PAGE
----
Should We Use Clozapine Second Line in the Treatment of Schizophrenia? – Highlights from RCPsychIC 2019

Posted on:August 16, 2019
Last Updated: August 18, 2019
Time to read: 3 minutes

This article is based on the talk by Dr James MacCabe at the RCPsych IC 2019.

1.The current NICE guidelines for treating schizophrenia are complicated, and patients are required to be prescribed two different drugs with a failed response to both before being offered clozapine. This is consistent with the recommendations by the RANZCP guidelines for schizophrenia.

2. In reality, patients are often offered up to five different drugs, including a combination of drugs, which perpetuates until the patient is eventually offered clozapine. Such treatment methods lead to a delay in clozapine treatment of approximately four years.

3. A study showed that when patients were prescribed clozapine within the first 2.8 years of their illness, the response rate to clozapine was in the order of 80%. Patients who had clozapine prescribed later than 2.8 years after the onset of illness had a response rate of approximately 30%. [Yoshimura B et al., 2017]

4. The duration of active psychosis should be limited as far as possible to ensure a good treatment response.

5. Arguments for clozapine as a 3rd-line treatment include historical reasons [Kane J et al., 1988], safety issues [Lahdelma L.,2012] and a belief that the superiority of clozapine is confined to treatment-resistance with no better outcomes than other antipsychotics on first-episode.[Girgis R et al.,2011]

6. Studies investigating clozapine as a 1st- or 2nd-line antipsychotic have been reviewed recently with risperidone, chlorpromazine, and thioridazine as comparators. All studies taken together in a systematic review and meta-analysis concluded that clozapine is superior to comparator drugs. [Okhuijsen-Pfeifer C et al., 2018]. The authors conclude:

 

  • As a first‐ or second‐line treatment option clozapine outperforms other antipsychotics in schizophrenia spectrum disorders.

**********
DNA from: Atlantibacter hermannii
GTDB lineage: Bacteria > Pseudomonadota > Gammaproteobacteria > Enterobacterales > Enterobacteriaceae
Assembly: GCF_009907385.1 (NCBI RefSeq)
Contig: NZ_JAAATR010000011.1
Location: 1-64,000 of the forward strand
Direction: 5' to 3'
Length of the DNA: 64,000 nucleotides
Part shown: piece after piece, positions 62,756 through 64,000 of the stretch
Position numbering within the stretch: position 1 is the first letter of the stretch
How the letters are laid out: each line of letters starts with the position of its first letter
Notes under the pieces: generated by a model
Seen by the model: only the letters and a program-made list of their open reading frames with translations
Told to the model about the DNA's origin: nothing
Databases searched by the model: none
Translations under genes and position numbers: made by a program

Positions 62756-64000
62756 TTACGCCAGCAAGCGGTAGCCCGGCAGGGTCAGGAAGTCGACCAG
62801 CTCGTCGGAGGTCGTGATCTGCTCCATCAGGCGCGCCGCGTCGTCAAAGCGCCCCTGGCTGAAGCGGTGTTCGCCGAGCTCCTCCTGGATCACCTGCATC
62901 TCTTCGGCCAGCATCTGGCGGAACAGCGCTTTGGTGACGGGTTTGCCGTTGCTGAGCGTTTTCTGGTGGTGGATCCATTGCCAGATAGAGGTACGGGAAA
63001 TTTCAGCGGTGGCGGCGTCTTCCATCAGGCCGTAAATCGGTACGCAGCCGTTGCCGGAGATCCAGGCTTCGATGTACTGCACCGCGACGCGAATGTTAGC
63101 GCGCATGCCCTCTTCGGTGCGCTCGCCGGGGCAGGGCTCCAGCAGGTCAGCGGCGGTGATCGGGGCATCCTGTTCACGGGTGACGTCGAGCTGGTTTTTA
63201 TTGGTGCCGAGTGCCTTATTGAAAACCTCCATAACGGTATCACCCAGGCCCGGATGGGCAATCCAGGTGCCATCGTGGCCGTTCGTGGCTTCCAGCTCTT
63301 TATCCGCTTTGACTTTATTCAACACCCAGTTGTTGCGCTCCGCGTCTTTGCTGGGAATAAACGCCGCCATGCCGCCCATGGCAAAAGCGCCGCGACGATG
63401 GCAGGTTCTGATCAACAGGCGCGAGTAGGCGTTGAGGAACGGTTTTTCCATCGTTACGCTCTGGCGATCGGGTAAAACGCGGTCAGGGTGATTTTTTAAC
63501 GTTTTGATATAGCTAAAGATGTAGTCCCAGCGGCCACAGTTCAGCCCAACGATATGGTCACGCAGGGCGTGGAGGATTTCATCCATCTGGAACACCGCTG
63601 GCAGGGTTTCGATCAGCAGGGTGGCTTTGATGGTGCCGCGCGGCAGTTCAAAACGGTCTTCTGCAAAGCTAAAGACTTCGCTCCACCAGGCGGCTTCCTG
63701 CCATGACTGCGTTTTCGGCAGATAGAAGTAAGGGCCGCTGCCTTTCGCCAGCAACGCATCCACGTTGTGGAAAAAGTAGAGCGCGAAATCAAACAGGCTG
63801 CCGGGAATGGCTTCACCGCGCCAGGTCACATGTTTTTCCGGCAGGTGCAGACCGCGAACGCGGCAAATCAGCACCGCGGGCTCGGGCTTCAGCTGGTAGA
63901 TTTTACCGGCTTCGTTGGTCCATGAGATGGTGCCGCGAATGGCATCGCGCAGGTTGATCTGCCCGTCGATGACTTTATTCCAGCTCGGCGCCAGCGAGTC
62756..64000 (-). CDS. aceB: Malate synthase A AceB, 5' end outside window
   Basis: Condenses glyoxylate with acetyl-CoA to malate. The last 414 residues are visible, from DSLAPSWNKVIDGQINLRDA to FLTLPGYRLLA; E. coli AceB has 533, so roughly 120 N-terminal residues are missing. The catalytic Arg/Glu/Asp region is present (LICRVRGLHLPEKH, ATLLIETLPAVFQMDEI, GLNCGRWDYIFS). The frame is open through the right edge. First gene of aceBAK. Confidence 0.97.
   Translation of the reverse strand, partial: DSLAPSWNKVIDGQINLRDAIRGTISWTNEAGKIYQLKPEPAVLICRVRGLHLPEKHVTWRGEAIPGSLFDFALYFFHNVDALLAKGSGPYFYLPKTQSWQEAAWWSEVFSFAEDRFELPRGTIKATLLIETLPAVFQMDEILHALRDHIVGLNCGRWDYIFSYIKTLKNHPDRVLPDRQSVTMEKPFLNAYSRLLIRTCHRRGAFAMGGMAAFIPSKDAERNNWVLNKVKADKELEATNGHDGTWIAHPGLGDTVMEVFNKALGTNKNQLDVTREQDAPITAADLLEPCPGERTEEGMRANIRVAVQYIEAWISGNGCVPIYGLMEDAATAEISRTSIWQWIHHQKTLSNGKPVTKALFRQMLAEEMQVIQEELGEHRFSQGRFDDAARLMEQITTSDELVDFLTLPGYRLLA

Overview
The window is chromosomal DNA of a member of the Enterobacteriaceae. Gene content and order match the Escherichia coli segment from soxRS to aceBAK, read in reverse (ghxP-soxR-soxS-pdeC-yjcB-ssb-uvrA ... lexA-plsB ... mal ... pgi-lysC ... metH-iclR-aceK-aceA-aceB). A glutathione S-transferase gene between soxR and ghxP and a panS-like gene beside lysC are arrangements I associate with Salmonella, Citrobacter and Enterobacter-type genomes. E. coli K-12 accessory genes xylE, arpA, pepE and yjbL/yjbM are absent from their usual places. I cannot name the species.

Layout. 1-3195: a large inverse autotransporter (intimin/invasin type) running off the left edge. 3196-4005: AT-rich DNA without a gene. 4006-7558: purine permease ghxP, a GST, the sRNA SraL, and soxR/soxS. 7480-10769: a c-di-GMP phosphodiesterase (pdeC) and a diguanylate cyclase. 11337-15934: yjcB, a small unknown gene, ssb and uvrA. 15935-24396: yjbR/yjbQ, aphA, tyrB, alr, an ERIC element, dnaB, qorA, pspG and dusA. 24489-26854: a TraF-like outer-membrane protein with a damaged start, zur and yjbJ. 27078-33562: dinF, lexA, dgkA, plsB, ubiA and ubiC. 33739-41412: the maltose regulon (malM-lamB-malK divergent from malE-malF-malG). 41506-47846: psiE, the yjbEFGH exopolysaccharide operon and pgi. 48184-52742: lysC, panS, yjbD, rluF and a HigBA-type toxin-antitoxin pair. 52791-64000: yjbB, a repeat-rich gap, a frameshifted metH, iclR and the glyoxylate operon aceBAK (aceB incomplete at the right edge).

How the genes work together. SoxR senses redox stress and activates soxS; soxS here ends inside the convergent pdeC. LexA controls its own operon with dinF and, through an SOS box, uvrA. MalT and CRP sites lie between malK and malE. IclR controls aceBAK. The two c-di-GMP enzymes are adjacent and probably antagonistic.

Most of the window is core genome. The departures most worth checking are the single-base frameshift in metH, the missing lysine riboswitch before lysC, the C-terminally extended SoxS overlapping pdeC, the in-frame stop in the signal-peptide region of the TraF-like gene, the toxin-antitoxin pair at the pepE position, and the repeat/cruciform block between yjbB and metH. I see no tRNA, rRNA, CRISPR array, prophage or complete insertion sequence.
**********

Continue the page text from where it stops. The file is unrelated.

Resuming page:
• Compared to first‐line risperidone, clozapine is more effective in schizophrenia spectrum disorders.

 

7. Two recent studies have investigated the benefit of a second antipsychotic before prescribing clozapine, and whether switching antipsychotics or the early use of clozapine affects patient outcomes in first-episode schizophrenia.

The first study by Agid O et al., 2011, concluded:

A high response rate (75%) to initial antipsychotic treatment in first-episode schizophrenia. A considerably lower response rate (< 20%) occurs with a second antipsychotic trial. Results here were specific to olanzapine and risperidone, suggesting clinical differences (ie, olanzapine more effective than risperidone).

The second more recent study by Kahn et al., 2018, concluded:

For most patients in the early stages of schizophrenia, symptomatic remission can be achieved using a simple treatment algorithm comprising the sequential administration of amisulpride and clozapine. Since switching to olanzapine did not improve outcome, clozapine should be used after patients fail a single antipsychotic trial-not until two antipsychotics have been tried, as is the current recommendation.

8. If clozapine became the 2nd-line treatment, most patients would likely continue to receive clozapine as either 2nd- or 3rd-line therapy. However, the delay in introducing clozapine would decrease, and some patients would receive the treatment much earlier in their illness.

9. RCTs comparing clozapine as 2nd- vs 3rd-line therapy are needed, along with pharmacoeconomic studies related to relieving current health service costs.

 

References

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